Subscribe to Entrepreneur for $5

Dealing With Objections

To succeed in selling, you must learn to handle any objections that are raised.

Opinions expressed by Entrepreneur contributors are their own.

When facing high-inside-fastball objections, sales experts recommend you take a calm approach.

1. Hear the objection out. Don't interrupt, and don't cut it short. Focus your attention on what's being said. Take some notes (without cutting eye contact for more than a brief period) so you can capture all the details.

2. Don't panic. People who object are at least taking you seriously. When you make a presentation and everyone smiles at everything you're saying, you're in trouble. When people object, they're looking for more information, or they want you to clarify their perception of your product or service. You should be prepared for every objection with a killer response.

3. Find something in the objection to validate. It doesn't matter if it's well-founded or ridiculous--the objection must be taken seriously. You want to credit the questioner for mounting the objection. Acknowledge that you're a new and essentially unproven company, for example. In fact, you'd have the exact same objections if you were sitting where he is. If you need a few moments to gather your thoughts, respond to the objection with a clarifying question: "What kind of experience have you had with your existing equipment regarding downtime?" or "What's a doomsday scenario in your production? Let me see if I can address it." This technique will also help you zero in on the true nature of the objection.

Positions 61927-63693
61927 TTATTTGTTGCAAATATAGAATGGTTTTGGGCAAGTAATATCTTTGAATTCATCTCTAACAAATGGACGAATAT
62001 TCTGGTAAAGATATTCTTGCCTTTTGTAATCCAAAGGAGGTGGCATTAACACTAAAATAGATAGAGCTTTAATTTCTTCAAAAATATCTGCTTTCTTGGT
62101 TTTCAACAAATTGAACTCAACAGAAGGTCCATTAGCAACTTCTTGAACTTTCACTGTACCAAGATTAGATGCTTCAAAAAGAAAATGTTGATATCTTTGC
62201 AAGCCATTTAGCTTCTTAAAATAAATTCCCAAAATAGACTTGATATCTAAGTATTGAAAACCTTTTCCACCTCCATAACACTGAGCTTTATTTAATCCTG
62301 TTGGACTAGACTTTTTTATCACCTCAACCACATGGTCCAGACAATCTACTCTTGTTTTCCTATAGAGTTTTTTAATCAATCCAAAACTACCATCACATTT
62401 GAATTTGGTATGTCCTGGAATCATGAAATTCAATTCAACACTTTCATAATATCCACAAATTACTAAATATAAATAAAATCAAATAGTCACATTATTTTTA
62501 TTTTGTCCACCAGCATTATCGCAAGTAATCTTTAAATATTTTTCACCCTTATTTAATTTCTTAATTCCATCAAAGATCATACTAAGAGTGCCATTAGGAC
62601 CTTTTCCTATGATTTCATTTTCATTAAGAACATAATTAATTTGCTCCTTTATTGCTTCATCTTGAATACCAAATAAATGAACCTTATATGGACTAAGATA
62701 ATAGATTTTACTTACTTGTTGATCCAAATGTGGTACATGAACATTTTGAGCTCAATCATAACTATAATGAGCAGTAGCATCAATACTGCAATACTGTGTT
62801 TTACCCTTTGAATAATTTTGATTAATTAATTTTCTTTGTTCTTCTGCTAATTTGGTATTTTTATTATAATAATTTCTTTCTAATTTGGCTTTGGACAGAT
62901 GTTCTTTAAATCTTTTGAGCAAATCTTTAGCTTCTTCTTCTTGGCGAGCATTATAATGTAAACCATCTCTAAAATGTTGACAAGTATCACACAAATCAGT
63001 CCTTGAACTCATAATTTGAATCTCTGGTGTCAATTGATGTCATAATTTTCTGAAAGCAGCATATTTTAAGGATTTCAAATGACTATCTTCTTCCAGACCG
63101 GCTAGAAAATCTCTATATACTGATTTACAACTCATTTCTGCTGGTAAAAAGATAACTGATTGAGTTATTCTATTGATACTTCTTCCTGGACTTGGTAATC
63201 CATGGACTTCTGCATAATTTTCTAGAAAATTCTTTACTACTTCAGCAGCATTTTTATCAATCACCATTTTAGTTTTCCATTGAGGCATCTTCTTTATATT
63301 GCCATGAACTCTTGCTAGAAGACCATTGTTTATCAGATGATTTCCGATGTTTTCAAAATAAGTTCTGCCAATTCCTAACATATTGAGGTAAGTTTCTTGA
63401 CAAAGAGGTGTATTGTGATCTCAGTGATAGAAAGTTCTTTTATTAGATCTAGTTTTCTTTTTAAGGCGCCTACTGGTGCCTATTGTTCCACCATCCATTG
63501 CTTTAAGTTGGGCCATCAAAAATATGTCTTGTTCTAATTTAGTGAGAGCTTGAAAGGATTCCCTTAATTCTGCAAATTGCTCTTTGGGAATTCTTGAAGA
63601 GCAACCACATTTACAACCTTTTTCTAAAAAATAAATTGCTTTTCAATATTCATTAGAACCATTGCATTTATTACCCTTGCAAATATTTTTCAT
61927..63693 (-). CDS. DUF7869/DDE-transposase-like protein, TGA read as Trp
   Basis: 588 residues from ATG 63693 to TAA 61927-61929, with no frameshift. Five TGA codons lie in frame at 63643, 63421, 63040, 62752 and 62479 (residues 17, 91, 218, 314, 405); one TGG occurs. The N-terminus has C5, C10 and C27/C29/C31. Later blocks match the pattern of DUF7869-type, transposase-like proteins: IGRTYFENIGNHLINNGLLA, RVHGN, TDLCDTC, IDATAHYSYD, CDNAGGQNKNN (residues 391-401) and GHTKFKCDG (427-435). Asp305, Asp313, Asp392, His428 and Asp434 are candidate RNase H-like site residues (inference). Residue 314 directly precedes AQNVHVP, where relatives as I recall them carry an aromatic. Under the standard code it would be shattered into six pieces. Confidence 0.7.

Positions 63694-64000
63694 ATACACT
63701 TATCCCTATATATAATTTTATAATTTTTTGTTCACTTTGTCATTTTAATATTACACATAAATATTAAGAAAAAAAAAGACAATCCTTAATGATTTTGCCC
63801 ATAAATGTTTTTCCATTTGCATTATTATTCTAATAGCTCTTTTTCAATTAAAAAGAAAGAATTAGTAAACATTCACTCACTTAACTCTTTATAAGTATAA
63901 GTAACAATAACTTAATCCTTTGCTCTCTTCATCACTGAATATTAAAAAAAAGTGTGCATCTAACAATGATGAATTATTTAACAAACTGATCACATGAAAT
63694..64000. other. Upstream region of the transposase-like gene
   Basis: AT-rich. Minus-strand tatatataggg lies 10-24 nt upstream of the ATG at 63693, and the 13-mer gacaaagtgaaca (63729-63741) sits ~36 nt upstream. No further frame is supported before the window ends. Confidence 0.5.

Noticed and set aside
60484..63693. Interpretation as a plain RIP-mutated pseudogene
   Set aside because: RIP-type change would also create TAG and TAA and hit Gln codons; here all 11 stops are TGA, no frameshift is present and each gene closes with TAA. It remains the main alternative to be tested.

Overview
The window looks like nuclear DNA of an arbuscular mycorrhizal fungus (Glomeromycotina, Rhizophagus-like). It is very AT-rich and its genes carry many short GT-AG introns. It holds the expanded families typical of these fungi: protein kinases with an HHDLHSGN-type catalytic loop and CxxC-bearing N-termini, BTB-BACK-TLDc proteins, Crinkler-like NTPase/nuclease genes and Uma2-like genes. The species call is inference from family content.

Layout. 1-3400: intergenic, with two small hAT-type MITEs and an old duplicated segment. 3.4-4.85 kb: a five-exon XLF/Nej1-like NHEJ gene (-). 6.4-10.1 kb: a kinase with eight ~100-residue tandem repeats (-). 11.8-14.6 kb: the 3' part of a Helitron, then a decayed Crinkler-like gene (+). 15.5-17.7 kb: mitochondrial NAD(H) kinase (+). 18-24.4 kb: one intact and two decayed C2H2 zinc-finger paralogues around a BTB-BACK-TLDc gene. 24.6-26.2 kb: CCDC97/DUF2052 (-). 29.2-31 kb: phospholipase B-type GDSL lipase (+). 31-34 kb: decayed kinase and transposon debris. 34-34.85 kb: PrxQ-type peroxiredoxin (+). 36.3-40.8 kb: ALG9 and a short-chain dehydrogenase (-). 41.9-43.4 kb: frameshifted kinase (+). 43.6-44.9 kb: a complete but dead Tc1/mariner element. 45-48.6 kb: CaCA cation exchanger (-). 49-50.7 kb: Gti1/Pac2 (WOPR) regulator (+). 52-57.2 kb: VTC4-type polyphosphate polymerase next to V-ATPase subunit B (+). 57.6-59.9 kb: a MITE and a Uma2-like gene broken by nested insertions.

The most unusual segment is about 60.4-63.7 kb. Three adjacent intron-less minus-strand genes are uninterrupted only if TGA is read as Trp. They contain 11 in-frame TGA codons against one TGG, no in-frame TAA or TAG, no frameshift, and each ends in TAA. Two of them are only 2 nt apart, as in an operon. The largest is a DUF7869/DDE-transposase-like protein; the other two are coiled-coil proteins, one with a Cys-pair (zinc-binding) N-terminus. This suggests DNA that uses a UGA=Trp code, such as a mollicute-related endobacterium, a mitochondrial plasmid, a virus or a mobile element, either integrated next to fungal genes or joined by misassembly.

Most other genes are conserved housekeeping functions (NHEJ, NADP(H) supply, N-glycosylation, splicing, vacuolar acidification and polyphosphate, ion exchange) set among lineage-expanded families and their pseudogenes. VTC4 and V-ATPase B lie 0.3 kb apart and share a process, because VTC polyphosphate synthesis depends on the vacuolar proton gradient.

4. Be prepared. You've already developed a script with answers to every objection, right? No? Now's the time to pull that script up to the top of your mind and satisfy the objection-raiser. Go through it calmly, getting your inquirer's assent at every step of the way. When you're done addressing the objection, make sure the individual feels comfortable with how you handled it.

Excerpted from Knock-Out Marketing: Powerful Strategies to Punch Up Your Sales

Entrepreneur Editors' Picks